In her recent piece “Intimate technologies for affective development: how crowdfunding platforms commodify interpersonal connections” for Third World Quarterly, Dr Shonali Banerjee shares findings from her research with philanthropic crowdfunding platforms in India. Hailed by many as transformative fundraising tools for social development causes, crowdfunding platforms leverage the ties that connect individuals in pursuit of non-governmental organisation (NGO) fundraising.
Focusing on research conducted in 2018 with Indian platform LetzChange, Dr Banerjee’s article frames crowdfunding platforms as ‘intimate technologies for development’, exploring how they leverage different forms of social and digital capital from their NGO partners to shape power relations within the development sector. By examining how crowdfunding platforms train local NGO staff to market their projects in digitally affective ways on social media, she demonstrates the influence of modern technological tools that recreate affective social bonds and social capital in digital spaces for the purpose of mobilising donors.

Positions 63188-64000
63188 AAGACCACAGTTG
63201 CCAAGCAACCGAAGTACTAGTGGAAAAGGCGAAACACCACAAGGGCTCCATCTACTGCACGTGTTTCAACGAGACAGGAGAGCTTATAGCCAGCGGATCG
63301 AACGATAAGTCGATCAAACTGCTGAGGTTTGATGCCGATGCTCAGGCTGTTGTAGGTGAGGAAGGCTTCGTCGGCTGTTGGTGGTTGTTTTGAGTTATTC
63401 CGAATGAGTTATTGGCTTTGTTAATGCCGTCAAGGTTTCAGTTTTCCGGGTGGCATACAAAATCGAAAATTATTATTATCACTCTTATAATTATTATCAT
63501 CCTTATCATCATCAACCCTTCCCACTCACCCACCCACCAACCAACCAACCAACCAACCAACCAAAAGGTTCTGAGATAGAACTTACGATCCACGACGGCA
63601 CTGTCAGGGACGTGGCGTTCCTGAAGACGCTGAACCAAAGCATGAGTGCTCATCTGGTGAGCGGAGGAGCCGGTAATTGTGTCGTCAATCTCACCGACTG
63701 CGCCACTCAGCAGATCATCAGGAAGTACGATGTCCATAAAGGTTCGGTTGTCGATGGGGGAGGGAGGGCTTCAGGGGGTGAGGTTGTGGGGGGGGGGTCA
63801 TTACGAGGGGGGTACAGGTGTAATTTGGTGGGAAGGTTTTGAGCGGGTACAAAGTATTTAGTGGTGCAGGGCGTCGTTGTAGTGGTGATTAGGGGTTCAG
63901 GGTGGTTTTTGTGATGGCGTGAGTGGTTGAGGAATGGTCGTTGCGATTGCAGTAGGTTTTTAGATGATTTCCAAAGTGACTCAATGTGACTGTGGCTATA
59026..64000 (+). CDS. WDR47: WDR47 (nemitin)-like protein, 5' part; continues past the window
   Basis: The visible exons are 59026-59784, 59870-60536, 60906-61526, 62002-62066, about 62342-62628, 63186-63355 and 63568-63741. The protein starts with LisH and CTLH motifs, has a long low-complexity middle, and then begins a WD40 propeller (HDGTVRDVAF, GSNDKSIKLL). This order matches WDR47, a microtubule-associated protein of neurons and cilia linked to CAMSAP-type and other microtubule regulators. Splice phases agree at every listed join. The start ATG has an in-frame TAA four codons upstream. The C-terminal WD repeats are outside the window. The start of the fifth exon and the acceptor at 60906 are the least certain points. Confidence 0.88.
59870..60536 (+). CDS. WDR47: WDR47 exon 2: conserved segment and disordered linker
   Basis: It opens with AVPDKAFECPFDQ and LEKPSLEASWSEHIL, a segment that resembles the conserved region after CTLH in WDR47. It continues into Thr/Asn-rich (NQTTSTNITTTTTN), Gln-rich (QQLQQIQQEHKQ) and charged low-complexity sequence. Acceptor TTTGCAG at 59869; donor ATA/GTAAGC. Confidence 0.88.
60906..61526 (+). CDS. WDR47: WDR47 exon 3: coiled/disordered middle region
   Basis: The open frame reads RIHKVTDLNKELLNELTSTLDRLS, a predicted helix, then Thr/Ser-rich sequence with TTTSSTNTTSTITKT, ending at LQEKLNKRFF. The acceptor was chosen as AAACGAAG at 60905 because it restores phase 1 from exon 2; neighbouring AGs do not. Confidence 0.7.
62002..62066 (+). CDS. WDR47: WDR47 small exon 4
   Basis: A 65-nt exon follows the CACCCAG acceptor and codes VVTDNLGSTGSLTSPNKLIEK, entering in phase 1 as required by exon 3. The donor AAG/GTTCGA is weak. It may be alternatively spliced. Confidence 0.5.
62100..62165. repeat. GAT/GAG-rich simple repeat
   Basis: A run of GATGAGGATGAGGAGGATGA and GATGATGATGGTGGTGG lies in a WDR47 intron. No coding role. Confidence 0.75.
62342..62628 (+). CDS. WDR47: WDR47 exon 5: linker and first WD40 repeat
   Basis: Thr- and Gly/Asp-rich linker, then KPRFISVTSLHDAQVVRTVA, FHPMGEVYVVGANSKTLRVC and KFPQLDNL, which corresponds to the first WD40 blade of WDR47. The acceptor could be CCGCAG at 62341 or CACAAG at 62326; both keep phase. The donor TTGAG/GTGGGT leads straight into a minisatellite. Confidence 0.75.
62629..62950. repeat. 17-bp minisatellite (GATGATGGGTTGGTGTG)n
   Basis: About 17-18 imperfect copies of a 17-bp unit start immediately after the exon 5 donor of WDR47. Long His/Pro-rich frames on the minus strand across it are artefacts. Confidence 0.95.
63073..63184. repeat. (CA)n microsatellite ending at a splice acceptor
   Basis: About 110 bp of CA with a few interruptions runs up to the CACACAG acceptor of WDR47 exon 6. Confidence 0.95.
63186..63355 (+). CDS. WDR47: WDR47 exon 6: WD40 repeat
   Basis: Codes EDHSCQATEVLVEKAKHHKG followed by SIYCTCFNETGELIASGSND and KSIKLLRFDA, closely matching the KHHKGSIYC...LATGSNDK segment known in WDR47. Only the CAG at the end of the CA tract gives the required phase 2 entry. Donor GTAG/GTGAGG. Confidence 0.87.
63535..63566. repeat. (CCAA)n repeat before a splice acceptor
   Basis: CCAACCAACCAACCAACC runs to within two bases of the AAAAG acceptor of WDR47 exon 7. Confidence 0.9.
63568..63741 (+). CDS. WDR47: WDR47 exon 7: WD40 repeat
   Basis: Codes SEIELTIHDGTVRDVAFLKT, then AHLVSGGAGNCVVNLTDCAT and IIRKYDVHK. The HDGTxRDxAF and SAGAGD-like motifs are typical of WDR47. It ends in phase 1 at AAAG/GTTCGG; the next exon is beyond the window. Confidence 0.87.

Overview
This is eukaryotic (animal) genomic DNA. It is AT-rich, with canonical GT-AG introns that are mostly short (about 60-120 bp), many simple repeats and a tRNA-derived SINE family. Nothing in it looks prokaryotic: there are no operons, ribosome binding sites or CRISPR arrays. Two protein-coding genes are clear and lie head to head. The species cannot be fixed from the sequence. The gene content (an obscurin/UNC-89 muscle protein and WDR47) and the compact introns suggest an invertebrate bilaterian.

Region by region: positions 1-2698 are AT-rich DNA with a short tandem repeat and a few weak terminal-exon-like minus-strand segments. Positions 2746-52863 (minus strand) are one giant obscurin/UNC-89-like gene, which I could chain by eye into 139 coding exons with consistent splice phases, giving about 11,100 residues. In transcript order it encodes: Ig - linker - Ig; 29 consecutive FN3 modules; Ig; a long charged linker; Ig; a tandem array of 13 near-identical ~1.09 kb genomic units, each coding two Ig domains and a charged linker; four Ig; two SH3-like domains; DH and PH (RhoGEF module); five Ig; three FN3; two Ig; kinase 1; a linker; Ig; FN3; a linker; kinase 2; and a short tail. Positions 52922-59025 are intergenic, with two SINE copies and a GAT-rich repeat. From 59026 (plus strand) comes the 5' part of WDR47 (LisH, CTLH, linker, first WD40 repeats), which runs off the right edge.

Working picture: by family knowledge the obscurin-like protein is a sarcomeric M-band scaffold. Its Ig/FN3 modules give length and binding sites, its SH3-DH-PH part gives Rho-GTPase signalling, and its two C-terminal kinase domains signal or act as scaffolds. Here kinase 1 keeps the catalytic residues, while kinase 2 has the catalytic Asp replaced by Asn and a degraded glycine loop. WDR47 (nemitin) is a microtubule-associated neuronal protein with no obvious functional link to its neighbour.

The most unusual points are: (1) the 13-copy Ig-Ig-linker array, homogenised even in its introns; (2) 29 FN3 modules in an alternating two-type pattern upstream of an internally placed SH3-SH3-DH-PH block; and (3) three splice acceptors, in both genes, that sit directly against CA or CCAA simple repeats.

Throughout the article, Dr Banerjee explores many themes within the Centre’s research interests, particularly when analysing the complicated landscape of social, digital and financial inequalities created within the crowdfunding process. She argues that affective digital practices like crowdfunding fall short of their inclusive aims and reinforce existing top-down power relations in the development sector by financially instrumentalising the interpersonal connections of NGO staff.
This article is based on a paper presented at the University of Birmingham during the Development Studies Association annual conference in June 2020.